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Tamoxifen counteracts the allergic immune response and improves allergen-induced dermatitis in mice


Professor Dr Margitta Worm, Department of Dermatology and Allergy, Charité Universitätsmedizin Berlin, Charité Campus Mitte, Chariteplatz 1, D-10117 Berlin, Germany.


Background Tamoxifen (TX) represents the prototype selective oestrogen receptor modulator. In addition to its use in breast cancer, TX possesses immunomodulatory functions and displays beneficial effects in models of systemic lupus erythematosus. We hypothesized that TX might inhibit type I allergic reactions, which are also characterized by deviations in humoral immunity.

Objective To evaluate the effects of TX on the allergic immune response in appropriate mouse models.

Methods Balb/c mice were sensitized with ovalbumin (OVA)-alum by the intraperitoneal route, and humoral parameters, T cell cytokine patterns and OVA-induced ear swelling responses were determined in a preventive (start of TX treatment before sensitization) and a therapeutic setting (start after sensitization), respectively. In addition, the impact of TX on clinical signs, epidermal thickness and leucocyte infiltration of the skin was investigated in a model of allergen-induced dermatitis.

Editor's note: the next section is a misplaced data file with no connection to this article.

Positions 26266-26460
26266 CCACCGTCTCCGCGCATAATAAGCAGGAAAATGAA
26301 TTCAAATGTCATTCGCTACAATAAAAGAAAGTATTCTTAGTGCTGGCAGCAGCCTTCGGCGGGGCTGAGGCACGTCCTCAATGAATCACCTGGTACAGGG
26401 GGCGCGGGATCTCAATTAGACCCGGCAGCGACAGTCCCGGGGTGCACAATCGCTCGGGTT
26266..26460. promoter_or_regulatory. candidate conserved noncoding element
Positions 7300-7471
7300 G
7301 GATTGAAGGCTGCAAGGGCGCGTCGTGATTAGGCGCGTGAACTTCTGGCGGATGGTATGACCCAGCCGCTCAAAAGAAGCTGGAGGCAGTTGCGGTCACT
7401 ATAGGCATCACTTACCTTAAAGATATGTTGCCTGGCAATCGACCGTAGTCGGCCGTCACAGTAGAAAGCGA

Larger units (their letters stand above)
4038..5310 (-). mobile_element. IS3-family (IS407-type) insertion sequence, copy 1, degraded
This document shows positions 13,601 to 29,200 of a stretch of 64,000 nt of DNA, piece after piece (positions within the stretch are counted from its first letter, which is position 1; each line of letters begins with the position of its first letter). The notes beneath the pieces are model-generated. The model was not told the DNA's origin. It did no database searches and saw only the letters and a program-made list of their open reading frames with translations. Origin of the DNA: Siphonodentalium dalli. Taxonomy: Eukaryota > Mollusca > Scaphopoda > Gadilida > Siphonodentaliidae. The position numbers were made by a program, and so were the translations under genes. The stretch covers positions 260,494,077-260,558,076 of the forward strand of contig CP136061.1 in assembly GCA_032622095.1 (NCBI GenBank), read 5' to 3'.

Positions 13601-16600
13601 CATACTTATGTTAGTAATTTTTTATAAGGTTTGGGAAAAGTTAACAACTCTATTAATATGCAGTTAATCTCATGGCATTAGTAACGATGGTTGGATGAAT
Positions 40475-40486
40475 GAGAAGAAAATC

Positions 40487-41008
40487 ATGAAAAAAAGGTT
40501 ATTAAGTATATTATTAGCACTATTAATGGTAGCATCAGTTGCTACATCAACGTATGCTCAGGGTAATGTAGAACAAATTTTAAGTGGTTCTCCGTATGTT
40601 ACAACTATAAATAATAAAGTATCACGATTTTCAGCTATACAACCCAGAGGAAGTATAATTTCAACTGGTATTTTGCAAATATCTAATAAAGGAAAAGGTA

Results Preventive TX treatment interfered with all aspects of the allergic immune response, leading to a reduction of allergen-specific Ig levels (IgE, IgG1 and IgG2a), a skewing effect in the T cell compartment with the inhibition of IL-4 and an abrogation of ear swelling responses. Interestingly, a therapeutic TX administration was also effective in reducing Ig levels and ear swelling responses. The vigorous systemic effects were additionally mirrored by local changes in allergen-dependent dermatitis with reduced clinical symptoms, diminished epidermal thickness and decreased CD4+ and CD8+ cell infiltrates.

Conclusion TX inhibits allergic responses when given preventively and also therapeutically, and improves allergen-induced dermatitis. Because of its effectiveness, TX could bear significant therapeutic potential for the treatment of allergies.

Cite this as: M. Babina, F. Kirn, D. Hoser, D. Ernst, W. Rohde, T. Zuberbier and M. Worm, Clinical & Experimental Allergy, 2010 (40) 1256–1265.